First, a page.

I'm not unique in saying that Dr. Seuss is magical and amazing. I love that he write books full of nonsense words that rhyme with real words. I love that he has a sort of "moral to the story" in most (possibly all?) his books. And I love the crazy characters he creates.
The Sneetches were not nice to people that were different them, eventually learning that we are all equal no matter what we look like - star or no star on our bellies. (And also, don't worry so much about following the latest fads and trends!)
And for some just plain old silliness (that my boys adore!), "Wacky Wednesday" is a great pick to if you can carefully observe all the "wacky" things going on on each page.
Lucky for all of us who love the books he has written either as Dr. Seuss or his other pseudonym of Theo LeSieg, they are relatively easy to find the at the thrift stores.So, you can inexpensively build your library.
I found this fantastic site last week called Playful Learning. I've been trying to get my boys to read more and feel like I have to sort of trick them into it. When I saw her idea for a "Story Puzzle," I decided it was a good technique I must try with the kiddos!
Basically, what you do is find a sentence in a book, write it down and your child looks for it as you are reading it. Instead of cutting them up like she did, I have just left mine as full sentences, making it more of a "hide and seek" than a puzzle. We might work up to that, we'll see.
Even though I knew it wasn't necessary to have the sentences on sentence strip paper, I thought that would be more fun and help the boys see the way letters will look when they practice them in school. (We just practice on regular paper right now, but I also got some pads of paper at the dollar store with the lines that I think we will use soon.)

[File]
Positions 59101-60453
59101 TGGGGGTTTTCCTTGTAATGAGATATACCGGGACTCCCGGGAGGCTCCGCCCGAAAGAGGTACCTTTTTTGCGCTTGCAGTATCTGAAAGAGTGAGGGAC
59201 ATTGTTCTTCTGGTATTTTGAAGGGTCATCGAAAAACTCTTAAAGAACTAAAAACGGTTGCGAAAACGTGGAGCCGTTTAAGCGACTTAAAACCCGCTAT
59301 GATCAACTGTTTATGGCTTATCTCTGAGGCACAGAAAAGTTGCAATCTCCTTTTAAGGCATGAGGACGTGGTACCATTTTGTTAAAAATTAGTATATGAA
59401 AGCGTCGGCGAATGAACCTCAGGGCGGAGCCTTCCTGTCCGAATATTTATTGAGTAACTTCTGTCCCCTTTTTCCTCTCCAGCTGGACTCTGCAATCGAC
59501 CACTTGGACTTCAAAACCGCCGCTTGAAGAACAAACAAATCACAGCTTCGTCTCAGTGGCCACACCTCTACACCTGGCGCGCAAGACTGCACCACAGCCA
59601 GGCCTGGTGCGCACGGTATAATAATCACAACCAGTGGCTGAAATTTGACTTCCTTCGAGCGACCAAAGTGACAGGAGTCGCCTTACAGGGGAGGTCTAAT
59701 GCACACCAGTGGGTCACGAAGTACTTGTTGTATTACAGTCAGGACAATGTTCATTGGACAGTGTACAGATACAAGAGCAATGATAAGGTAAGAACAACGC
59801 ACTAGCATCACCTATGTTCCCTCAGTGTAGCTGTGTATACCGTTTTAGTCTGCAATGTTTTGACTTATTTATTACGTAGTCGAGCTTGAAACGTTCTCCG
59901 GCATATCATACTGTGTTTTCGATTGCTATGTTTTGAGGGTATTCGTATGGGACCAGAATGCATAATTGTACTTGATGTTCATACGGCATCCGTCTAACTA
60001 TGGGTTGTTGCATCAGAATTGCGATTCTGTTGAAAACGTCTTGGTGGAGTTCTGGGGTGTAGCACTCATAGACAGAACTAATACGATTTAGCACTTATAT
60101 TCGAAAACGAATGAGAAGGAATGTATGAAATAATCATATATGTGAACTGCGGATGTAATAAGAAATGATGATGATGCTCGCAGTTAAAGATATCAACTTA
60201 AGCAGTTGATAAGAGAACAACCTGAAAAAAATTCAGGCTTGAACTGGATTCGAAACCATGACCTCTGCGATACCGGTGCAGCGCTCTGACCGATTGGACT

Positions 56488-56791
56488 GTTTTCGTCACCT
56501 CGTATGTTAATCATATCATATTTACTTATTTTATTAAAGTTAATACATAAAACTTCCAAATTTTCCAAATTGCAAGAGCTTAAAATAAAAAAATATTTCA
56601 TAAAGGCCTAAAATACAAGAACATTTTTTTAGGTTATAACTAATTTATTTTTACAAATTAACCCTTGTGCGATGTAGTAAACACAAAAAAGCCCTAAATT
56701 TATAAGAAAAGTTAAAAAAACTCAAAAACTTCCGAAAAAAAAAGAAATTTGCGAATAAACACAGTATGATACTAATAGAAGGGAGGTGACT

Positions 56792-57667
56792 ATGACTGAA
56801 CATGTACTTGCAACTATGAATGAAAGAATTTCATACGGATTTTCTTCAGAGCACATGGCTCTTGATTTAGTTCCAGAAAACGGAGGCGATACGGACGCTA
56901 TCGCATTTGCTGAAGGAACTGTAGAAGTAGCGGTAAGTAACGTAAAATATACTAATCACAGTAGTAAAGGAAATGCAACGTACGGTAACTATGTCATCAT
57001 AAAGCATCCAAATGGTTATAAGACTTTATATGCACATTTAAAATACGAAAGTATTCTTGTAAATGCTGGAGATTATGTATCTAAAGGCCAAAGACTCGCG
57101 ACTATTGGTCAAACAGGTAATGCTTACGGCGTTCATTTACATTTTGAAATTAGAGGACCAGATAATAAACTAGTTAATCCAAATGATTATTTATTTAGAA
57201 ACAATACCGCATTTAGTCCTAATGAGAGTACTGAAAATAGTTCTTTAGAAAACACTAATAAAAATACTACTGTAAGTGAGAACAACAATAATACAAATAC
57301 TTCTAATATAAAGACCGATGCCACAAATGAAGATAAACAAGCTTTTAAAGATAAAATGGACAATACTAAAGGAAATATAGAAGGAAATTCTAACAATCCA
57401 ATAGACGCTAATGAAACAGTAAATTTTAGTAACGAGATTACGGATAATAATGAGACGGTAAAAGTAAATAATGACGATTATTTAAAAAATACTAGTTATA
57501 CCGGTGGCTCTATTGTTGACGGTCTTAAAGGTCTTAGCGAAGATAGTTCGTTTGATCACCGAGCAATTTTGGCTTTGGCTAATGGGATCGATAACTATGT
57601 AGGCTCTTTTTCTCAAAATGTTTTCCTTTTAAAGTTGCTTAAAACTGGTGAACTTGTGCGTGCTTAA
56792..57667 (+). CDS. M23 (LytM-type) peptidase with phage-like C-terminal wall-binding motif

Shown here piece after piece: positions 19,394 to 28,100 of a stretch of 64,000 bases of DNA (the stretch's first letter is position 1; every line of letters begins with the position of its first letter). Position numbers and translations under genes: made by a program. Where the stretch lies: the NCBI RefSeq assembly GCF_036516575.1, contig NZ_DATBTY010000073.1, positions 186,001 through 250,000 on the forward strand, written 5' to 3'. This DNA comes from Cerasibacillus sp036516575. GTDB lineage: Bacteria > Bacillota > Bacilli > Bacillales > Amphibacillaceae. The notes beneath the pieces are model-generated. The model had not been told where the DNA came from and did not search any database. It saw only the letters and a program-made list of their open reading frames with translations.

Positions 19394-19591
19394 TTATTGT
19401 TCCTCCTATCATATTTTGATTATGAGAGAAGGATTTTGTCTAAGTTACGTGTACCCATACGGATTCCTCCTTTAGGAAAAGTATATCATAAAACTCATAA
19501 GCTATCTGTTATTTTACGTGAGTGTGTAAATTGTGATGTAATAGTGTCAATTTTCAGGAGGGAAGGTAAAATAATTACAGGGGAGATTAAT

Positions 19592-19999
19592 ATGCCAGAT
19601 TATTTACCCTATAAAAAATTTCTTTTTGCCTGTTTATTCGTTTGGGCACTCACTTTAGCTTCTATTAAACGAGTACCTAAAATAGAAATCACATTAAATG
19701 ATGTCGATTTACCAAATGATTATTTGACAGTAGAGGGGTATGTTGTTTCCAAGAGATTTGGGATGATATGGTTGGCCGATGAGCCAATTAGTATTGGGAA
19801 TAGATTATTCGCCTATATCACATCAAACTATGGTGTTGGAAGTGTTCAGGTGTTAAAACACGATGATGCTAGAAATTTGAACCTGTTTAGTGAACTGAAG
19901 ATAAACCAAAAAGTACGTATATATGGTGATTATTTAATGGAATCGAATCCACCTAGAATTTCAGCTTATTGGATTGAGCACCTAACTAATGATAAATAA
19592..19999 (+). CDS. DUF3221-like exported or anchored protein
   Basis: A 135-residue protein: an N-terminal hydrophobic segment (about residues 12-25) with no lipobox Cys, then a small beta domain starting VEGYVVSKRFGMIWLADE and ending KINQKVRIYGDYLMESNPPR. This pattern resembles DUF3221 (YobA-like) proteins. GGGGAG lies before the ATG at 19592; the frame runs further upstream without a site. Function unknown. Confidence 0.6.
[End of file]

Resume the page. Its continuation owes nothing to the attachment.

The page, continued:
She suggested using books with just one sentence per page, but I thought that I would rather find a book that had simple sentences, even if there were a few per page. The first book I thought of was the one and only "One Fish, Two Fish, Red Fish, Blue Fish" by Dr. Seuss.
At first I wasn't sure how they would respond because a lot of times they protest when they think I am trying to teach them. I was very pleasantly surprised that not only did they like it, but they asked for more sentences!
So, I picked out a few out of another book and plan to do more. And really, I could just use only Dr. Seuss for it. The words he uses are usually good beginner reading words, but not always.
I would suggest skipping this one (and as a side note, can you quickly read this without making a single mistake?!)